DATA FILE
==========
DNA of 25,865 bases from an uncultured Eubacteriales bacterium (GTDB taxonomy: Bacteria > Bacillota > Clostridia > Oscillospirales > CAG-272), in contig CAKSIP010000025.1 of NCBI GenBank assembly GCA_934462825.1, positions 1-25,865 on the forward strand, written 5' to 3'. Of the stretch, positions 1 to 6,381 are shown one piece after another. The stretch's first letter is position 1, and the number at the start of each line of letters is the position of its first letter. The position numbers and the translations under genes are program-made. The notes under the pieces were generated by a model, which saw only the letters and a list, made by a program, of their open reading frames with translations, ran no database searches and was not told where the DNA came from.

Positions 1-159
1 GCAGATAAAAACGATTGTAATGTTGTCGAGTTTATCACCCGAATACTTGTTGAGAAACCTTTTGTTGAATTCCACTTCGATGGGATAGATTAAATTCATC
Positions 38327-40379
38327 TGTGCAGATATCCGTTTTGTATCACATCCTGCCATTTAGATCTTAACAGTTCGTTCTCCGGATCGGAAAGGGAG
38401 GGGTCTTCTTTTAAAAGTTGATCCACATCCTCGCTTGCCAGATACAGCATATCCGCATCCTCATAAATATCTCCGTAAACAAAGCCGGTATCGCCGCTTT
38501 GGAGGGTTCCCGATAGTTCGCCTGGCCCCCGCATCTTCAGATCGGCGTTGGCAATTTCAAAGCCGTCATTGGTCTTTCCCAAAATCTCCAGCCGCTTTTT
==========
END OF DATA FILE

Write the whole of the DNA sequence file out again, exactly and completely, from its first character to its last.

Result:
DNA of 25,865 bases from an uncultured Eubacteriales bacterium (GTDB taxonomy: Bacteria > Bacillota > Clostridia > Oscillospirales > CAG-272), in contig CAKSIP010000025.1 of NCBI GenBank assembly GCA_934462825.1, positions 1-25,865 on the forward strand, written 5' to 3'. Of the stretch, positions 1 to 6,381 are shown one piece after another. The stretch's first letter is position 1, and the number at the start of each line of letters is the position of its first letter. The position numbers and the translations under genes are program-made. The notes under the pieces were generated by a model, which saw only the letters and a list, made by a program, of their open reading frames with translations, ran no database searches and was not told where the DNA came from.

Positions 1-159
1 GCAGATAAAAACGATTGTAATGTTGTCGAGTTTATCACCCGAATACTTGTTGAGAAACCTTTTGTTGAATTCCACTTCGATGGGATAGATTAAATTCATC
Positions 38327-40379
38327 TGTGCAGATATCCGTTTTGTATCACATCCTGCCATTTAGATCTTAACAGTTCGTTCTCCGGATCGGAAAGGGAG
38401 GGGTCTTCTTTTAAAAGTTGATCCACATCCTCGCTTGCCAGATACAGCATATCCGCATCCTCATAAATATCTCCGTAAACAAAGCCGGTATCGCCGCTTT
38501 GGAGGGTTCCCGATAGTTCGCCTGGCCCCCGCATCTTCAGATCGGCGTTGGCAATTTCAAAGCCGTCATTGGTCTTTCCCAAAATCTCCAGCCGCTTTTT